Do you have some recommendations or ideas for other parents and caregivers of autistic children and young adults? All humans with disabilities are different, just like typical humans. We are all the same but different. We all have good days and bad days and we all handle those days differently. The one thing that is the same for everyone is we just want to be treated with dignity and respect, love and compassion. When it comes to autism, over the years I have noticed it truly is a spectrum disorder. What works for one doesn’t always work for another.

Listen to them, I mean really listen to them. When they ask you not to make a noise there is a reason. That noise may hurt them. Just because it doesn’t bother you — their hearing may be oversensitive and it literally hurts them. Listen to them. Even if they are nonverbal, they will tell you.

(We’ve had) 20 years of mostly trauma to our family in one form or another, but never once have we not looked at our son as the gift that he is. We have always wanted the best for him and the choices have not always been the right ones, but the goal was always for him to be happy and have the best this life has to offer him. At 20 years old he is an intelligent, kind, loving young man, and honestly what more can you ask for?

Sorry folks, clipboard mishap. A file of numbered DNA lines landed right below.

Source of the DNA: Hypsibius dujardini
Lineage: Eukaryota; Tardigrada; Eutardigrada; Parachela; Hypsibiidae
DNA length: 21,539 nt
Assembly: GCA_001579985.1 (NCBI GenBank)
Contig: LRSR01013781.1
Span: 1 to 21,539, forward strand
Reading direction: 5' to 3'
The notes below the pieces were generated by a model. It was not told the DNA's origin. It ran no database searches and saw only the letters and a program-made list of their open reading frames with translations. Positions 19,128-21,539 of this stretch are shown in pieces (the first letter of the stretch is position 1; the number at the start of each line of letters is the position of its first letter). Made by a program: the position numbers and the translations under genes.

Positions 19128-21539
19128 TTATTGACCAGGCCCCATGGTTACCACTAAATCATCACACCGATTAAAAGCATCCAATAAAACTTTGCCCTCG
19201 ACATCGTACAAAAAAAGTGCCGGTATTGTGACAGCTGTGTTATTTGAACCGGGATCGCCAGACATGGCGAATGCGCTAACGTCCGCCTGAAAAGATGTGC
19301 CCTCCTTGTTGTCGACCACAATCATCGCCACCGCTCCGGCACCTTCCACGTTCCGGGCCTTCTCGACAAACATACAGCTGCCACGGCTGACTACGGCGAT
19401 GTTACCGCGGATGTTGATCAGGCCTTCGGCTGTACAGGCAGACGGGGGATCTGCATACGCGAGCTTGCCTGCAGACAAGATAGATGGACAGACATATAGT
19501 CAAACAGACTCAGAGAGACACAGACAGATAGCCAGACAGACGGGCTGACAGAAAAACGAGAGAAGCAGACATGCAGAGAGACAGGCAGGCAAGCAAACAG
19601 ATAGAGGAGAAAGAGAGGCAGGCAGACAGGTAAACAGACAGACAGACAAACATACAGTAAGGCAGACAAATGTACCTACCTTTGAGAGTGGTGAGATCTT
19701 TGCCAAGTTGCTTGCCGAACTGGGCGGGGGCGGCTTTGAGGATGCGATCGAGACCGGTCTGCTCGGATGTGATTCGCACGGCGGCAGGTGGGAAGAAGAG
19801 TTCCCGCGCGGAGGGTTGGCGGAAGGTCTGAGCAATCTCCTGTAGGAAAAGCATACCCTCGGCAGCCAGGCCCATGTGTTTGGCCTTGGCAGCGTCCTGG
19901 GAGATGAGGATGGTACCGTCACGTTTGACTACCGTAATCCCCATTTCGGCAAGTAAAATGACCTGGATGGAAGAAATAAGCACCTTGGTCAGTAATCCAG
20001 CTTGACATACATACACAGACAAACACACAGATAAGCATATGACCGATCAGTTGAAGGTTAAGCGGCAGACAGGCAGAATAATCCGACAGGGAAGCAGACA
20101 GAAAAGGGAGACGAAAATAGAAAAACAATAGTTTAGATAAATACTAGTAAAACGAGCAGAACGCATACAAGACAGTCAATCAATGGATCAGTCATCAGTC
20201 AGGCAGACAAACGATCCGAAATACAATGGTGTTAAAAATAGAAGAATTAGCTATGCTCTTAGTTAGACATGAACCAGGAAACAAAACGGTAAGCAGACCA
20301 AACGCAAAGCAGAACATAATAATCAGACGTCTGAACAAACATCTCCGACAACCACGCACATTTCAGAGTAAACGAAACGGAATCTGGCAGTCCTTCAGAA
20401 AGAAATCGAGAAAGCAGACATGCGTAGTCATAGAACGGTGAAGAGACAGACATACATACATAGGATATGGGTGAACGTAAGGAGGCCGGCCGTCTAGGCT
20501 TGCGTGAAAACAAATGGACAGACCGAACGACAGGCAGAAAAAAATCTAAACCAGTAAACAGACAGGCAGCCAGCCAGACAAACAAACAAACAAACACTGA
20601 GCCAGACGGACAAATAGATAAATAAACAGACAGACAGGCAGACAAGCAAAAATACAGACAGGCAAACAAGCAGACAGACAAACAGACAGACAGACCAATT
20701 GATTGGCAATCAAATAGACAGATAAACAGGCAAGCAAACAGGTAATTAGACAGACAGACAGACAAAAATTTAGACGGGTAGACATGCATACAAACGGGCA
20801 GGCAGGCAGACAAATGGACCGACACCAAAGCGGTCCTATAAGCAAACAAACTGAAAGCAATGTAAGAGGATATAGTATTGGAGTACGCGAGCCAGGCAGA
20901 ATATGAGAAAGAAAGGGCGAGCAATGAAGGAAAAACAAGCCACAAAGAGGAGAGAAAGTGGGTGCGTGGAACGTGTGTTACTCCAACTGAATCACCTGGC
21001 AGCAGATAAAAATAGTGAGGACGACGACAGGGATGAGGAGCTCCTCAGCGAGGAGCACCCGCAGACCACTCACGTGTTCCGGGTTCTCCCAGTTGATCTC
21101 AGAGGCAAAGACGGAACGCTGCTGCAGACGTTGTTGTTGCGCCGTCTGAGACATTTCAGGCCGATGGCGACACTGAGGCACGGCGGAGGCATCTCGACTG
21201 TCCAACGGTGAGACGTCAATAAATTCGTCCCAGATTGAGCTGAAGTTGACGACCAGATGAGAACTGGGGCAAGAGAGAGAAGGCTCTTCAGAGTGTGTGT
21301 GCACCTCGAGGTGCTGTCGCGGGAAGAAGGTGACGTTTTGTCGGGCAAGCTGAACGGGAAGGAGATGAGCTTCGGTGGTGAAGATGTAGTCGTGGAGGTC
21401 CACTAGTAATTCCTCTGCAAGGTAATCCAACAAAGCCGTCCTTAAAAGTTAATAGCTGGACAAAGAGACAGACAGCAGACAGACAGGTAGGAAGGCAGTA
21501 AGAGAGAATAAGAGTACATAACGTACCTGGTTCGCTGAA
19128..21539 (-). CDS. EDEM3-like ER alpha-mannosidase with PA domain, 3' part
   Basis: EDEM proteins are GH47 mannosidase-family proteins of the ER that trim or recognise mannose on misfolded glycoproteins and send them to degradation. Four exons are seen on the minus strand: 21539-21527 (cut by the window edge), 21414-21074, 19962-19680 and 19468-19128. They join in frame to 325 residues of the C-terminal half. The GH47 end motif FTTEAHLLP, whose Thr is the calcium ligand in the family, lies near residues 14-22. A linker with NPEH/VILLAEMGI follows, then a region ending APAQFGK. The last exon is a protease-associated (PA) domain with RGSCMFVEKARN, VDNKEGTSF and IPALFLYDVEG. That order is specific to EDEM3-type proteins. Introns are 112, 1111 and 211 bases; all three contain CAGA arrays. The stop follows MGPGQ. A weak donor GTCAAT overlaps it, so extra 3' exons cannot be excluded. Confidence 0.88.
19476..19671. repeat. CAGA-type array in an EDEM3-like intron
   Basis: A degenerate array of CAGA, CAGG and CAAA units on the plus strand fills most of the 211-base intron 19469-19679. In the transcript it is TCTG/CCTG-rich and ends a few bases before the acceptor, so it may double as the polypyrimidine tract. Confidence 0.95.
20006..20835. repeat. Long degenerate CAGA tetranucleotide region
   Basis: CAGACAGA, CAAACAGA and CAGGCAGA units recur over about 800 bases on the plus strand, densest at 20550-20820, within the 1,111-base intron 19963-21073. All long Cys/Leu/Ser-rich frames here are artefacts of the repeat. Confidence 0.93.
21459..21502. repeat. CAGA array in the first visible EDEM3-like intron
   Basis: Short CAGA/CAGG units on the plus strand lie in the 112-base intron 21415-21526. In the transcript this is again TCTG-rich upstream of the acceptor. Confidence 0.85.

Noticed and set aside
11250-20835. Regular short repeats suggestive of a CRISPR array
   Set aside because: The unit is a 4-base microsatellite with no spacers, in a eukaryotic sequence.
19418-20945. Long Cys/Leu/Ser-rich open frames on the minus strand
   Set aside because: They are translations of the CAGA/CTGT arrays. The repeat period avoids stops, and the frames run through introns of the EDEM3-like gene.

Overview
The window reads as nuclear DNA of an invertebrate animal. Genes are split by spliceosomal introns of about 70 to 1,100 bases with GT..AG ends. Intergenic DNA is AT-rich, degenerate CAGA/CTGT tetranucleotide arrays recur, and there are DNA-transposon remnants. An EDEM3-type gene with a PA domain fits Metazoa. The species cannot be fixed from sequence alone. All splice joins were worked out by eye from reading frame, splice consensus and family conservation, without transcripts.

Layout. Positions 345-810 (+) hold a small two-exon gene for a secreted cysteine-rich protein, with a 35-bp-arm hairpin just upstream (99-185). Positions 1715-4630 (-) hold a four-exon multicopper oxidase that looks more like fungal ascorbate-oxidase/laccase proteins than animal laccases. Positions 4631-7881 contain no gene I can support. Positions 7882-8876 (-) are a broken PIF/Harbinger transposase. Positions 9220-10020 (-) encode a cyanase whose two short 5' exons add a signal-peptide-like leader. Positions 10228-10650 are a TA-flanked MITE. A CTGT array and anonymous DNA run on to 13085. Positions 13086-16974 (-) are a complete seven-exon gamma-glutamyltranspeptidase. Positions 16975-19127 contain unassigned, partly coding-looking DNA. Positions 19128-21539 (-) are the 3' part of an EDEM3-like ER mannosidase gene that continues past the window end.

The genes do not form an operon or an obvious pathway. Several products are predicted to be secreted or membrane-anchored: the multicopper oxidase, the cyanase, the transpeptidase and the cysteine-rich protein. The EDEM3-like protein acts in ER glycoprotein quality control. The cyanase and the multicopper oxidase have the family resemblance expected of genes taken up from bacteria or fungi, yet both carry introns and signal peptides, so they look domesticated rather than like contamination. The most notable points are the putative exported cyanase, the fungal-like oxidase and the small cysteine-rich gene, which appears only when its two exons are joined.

For all parents and grandparents going through life with autism, it’s not easy being warriors, but you owe them the best life, love and patience you can. Try everything till you find what works . . . never give up . . . they are a gift from God.